What has Ansel Adams to do with sensor ratios? Or the coincidentally "choosen" paper ratios? Or the Amercian way of going 4×5 ratios for negatives and print papers? While someone in Europe went for 3:4 ratios (9×12, 18×24) and also 4:5 (20×25, 24×30), but 2:3 ratios are rare (I only know 20×30, 10×15 is a fake, as it's 105×147 mm = 5:7)
And if you never used a 4:3, you don't need to grab a µ 4/3, you can also rent a "large format" Fujifilm (hahahaha), they also use 4:3 sensors.
#56
(09-09-2019, 07:31 AM)Brightcolours Wrote: Look at the prices of non-crop MF sensors, and you can start to realise why no one will come with "square sensors".

By the way, Panasonic has used some oversized sensors in some of its higher end MFT cameras, where 4x3 and 3x2 aspect ratio shooting use different "optimal" areas.

Com'on - a square-shaped "FF" sensor would only add marginal costs and it would be negligible for APS-C or MFT sensors. 

And yes, I never understood why Panasonic abandoned their multi-format sensor. I loved it.
Chief Editor - opticallimits.com

Doing all things Canon, MFT, Sony and Fuji
#57
(09-09-2019, 09:53 AM)Klaus Wrote:
(09-09-2019, 07:31 AM)Brightcolours Wrote: Look at the prices of non-crop MF sensors, and you can start to realise why no one will come with "square sensors".

By the way, Panasonic has used some oversized sensors in some of its higher end MFT cameras, where 4x3 and 3x2 aspect ratio shooting use different "optimal" areas.

Com'on - a square-shaped "FF" sensor would only add marginal costs and it would be negligible for APS-C or MFT sensors. 

And yes, I never understood why Panasonic abandoned their multi-format sensor. I loved it.

  How many people would buy one?
Dave's clichés
#58
(09-09-2019, 09:53 AM)Klaus Wrote:
(09-09-2019, 07:31 AM)Brightcolours Wrote: Look at the prices of non-crop MF sensors, and you can start to realise why no one will come with "square sensors".

By the way, Panasonic has used some oversized sensors in some of its higher end MFT cameras, where 4x3 and 3x2 aspect ratio shooting use different "optimal" areas.

Com'on - a square-shaped "FF" sensor would only add marginal costs and it would be negligible for APS-C or MFT sensors. 

And yes, I never understood why Panasonic abandoned their multi-format sensor. I loved it.
Only marginal costs?

FF is 36x24. You want it to do 1:2.35 too. Lets take the diagonal as reference: 43.27mm. That means that instead of 36x24mm you have a 40x40mm sensor.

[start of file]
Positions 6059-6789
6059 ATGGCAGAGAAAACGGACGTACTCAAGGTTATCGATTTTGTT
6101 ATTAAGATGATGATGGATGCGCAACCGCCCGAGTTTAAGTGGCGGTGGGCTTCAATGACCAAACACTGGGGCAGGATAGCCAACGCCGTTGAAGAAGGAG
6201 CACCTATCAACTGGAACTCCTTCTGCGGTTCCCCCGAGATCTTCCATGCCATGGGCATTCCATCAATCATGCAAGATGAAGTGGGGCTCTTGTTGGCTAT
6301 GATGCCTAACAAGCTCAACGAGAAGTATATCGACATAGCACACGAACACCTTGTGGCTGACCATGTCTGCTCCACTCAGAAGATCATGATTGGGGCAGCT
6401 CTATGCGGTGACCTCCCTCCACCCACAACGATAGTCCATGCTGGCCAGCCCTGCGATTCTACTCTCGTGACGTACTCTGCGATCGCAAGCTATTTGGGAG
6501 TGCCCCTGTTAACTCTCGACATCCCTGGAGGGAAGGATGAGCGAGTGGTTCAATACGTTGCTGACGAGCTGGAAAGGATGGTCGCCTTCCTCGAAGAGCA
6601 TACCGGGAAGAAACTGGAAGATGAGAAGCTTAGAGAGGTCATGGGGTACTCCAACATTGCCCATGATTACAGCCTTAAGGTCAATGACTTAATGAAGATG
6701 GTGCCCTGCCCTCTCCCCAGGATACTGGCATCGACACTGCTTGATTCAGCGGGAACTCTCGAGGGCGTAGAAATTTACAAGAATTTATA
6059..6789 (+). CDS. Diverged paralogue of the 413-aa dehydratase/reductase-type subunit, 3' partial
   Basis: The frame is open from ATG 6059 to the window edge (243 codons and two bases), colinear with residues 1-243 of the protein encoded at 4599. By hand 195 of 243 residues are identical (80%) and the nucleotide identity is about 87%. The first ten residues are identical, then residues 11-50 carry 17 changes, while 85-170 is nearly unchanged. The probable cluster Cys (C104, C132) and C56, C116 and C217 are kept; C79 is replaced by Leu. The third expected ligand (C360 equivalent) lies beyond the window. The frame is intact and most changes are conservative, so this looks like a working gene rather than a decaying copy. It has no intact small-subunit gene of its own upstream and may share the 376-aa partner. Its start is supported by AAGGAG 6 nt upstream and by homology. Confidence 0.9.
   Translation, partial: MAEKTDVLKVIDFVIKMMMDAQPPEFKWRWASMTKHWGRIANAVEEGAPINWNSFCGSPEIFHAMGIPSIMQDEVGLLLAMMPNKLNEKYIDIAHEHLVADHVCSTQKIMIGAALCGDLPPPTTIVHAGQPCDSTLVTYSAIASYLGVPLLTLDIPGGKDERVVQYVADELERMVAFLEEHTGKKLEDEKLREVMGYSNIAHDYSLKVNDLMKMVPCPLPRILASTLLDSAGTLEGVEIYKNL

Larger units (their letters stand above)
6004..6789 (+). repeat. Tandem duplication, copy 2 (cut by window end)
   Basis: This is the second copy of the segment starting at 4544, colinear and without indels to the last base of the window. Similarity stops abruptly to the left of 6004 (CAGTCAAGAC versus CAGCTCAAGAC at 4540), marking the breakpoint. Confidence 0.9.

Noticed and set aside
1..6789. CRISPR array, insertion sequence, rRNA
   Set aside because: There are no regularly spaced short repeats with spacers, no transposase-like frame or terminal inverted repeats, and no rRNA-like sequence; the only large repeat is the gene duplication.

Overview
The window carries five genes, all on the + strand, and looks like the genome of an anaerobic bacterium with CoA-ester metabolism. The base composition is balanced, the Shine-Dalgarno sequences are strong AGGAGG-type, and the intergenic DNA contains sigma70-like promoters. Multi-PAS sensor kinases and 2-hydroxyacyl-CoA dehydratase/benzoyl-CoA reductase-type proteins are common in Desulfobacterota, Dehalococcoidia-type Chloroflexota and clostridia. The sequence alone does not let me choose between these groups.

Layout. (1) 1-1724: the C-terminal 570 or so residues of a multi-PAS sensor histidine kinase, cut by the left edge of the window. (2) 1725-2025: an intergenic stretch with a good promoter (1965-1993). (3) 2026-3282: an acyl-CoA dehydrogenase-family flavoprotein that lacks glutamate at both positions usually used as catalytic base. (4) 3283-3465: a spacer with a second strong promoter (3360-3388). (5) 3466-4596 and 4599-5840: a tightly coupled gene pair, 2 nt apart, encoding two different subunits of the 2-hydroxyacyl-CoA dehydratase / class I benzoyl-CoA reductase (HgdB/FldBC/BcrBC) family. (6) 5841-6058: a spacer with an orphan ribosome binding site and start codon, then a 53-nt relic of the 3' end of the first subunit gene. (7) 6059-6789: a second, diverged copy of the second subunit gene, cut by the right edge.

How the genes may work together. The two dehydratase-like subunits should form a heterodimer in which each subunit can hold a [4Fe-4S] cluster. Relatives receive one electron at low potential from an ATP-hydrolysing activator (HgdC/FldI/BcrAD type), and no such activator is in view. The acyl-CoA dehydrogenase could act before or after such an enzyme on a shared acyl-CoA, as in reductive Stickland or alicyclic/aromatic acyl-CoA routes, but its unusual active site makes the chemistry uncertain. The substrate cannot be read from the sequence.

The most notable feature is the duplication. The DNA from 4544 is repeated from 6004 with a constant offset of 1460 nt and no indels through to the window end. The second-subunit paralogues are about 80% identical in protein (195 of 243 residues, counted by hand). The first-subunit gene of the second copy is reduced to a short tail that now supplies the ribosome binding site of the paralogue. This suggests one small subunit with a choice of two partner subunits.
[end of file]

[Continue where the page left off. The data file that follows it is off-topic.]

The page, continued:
That is a 85,2% increase in sensor size. You lose even more due to that square sensors on a round wafer give more unusable area on every wafer compared to 3x2 aspect ratio sensors.

So twice as expensive is not really marginal. And that is disregarding the cost for AA filters... The reason medium format sensors always have been AA filterless is because AA- filters are difficult and expensive to make (the same cost as the sensor, to produce), so add to that double the cost for AA-filters and the cost is even less "marginal".

The reason Panasonic abandoned those sensors is most probably cost, most people do not understand the why and are not prepared to pay more for the expensive Panasonic to be able to shoot 3x2 without it being a simple crop from 4x3.

(09-09-2019, 09:31 AM)JJ_SO Wrote:
(09-09-2019, 07:25 AM)davidmanze Wrote: ... but no-one on this planet would doubt the achievements of Ansel Adams !!
What has Ansel Adams to do with sensor ratios? Or the coincidentally "choosen" paper ratios? Or the Amercian way of going 4×5 ratios for negatives and print papers? While someone in Europe went for 3:4 ratios (9×12, 18×24) and also 4:5 (20×25, 24×30), but 2:3 ratios are rare (I only know 20×30, 10×15 is a fake, as it's 105×147 mm = 5:7)
And if you never used a 4:3, you don't need to grab a µ 4/3, you can also rent a "large format" Fujifilm (hahahaha), they also use 4:3 sensors.
Medium format 6x9 used to be a normal MF format. I have one of those.

3x2 135 format was 3x2 because What later became Leice decided to use 35mm film and do double frame (twice 18x24), resulting in 36x24mm. This format became popular because it had many advantages over MF film (camera size and cost to name but two), with first Leica beginning the 135 format range finder revolution, and later the Japanese SLRs from Nikon, Minolta, Canon and Pentax to name a few.